Neurophysiological biomarkers support bipolar-spectrum disorders within psychosis cluster

Neurophysiological biomarkers support bipolar-spectrum disorders within psychosis cluster

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J Psychiatry Neurosci 2012;37(4):313-21

Manreena Kaur, BSc (Hons); Robert A. Battisti, PhD; Jim Lagopoulos, PhD; Philip B. Ward, PhD; Ian B. Hickie, FRANZCP; Daniel F. Hermens, PhD

Kaur, Battisti, Lagopoulos, Hickie, Hermens — Clinical Research Unit, Brain & Mind Research Institute, University of Sydney, Sydney, Australia; Ward — School of Psychiatry, University of New South Wales, Sydney, and Schizophrenia Research Unit, South West Sydney Local Health Network, Liverpool Hospital, Liverpool, Australia


Background: Mismatch negativity (MMN) and P3a are event-related potentials that index deviance detection and the orienting response, respectively. We have previously shown that the MMN/P3a complex is impaired in patients with schizophrenia and affective spectrum psychoses, which suggests that it may index a common pathophysiology and argues against the purported specificity in schizo phrenia. Further research is warranted to determine whether patients with bipolar-spectrum disorders show similar impairments in these biomarkers.

Methods: We assessed patients aged 15–30 years with early schizophrenia-spectrum disorders (schizophrenia, schizoaffective disorder, schizophreniform disorder), early bipolar-spectrum disorders (bipolar I or II, with and without psychotic features) and healthy, matched controls. We acquired MMN/P3a amplitudes during a 2-tone, auditory paradigm with 8% duration deviants. Clinical, psychosocial and neuro psychological assessments were also undertaken.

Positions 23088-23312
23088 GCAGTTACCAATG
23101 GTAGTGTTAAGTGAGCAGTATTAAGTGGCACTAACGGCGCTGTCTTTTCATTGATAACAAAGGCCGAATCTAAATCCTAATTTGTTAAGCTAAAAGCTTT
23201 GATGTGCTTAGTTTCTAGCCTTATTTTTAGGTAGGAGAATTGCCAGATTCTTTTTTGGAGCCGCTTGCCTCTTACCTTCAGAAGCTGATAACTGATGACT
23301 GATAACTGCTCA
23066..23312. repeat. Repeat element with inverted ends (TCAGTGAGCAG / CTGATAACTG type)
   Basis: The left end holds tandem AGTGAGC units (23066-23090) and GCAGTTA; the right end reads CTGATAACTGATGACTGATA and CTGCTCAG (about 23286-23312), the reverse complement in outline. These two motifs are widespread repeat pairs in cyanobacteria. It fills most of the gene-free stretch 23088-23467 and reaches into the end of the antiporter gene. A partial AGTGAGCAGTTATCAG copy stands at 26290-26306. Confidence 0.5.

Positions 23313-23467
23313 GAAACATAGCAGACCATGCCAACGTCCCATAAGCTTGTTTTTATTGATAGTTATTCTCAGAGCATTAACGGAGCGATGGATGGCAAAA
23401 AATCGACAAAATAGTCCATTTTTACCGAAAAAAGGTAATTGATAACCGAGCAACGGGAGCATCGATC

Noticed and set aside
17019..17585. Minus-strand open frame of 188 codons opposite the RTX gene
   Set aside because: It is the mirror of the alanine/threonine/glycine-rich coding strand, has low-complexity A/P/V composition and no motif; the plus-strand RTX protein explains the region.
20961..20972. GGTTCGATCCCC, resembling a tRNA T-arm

Results: We included 20 patients with schizophrenia-spectrum disorders, 20 with bipolar-spectrum disorders and 20 controls in our study. Both patient groups showed significantly reduced frontocentral MMN and central P3a amplitudes. The schizophrenia-spectrum group had additional impairments in left temporal MMN and frontal P3a. Both patient groups performed worse than controls across psychosocial and clinical measures; however, only the schizophrenia-spectrum group performed significantly worse than controls for cognitive measures. Correlational analyses between patient groups revealed associations between frontocentral or left temporal MMN and psychiatric symptomatology or quality of life measures.

Limitations: Limitations to our study include the modest sample size and the lack of control with regards to the effects of other (i.e., nonantipsychotic) psychotropic medications.

Conclusion: Compared with patients in early stages of schizophrenia-spectrum disorders, those in the early stages of bipolar- spectrum disorders are similarly impaired in established biomarkers for schizophrenia. These findings support a shared diathesis model for psychotic and bipolar disorders. Furthermore, MMN/P3a may be a biomarker for a broader pathophysiology that overlaps traditional diagnostic clusters.

Submitted July 21, 2011; Revised Nov. 16, Dec. 14, 2011; Accepted Dec. 20, 2011.

Acknowledgements: This work was supported in part by the National Health and Medical Research Council (NHMRC) of Australia via a fellowship (ID 511921) and a program grant (ID 566529).

Competing interests: None declared for M. Kaur, R.A. Battisti, J. Lagopoulos and P.B. Ward. As above for I.B. Hickie and D.F. Hermens; their institution also receives grant support from the Mental Health & Drug & Alcohol Office, NSW Department of Health. I.B. Hickie declares board membership with Headspace, consulting for Bupa Australia, the National Council on Mental Healthy and Access to Allied Psychological Services.

Contributors: M. Kaur, I.B. Hickie and D.F. Hermens designed the study. M. Kaur, R.A. Battisti and D.F. Hermens acquired the data, which M. Kaur, R.A. Battisti, J. Lagopoulos, P.B. Ward and D.F. Hermens analyzed. M. Kaur and D.F. Hermens wrote the article. All authors reviewed the article and approved its publication.

DOI: 10.1503/jpn.110081

Correspondence to: M. Kaur, Clinical Research Unit, Brain & Mind Research Institute, University of Sydney, 100 Mallet St., Camperdown, NSW 2050, Australia;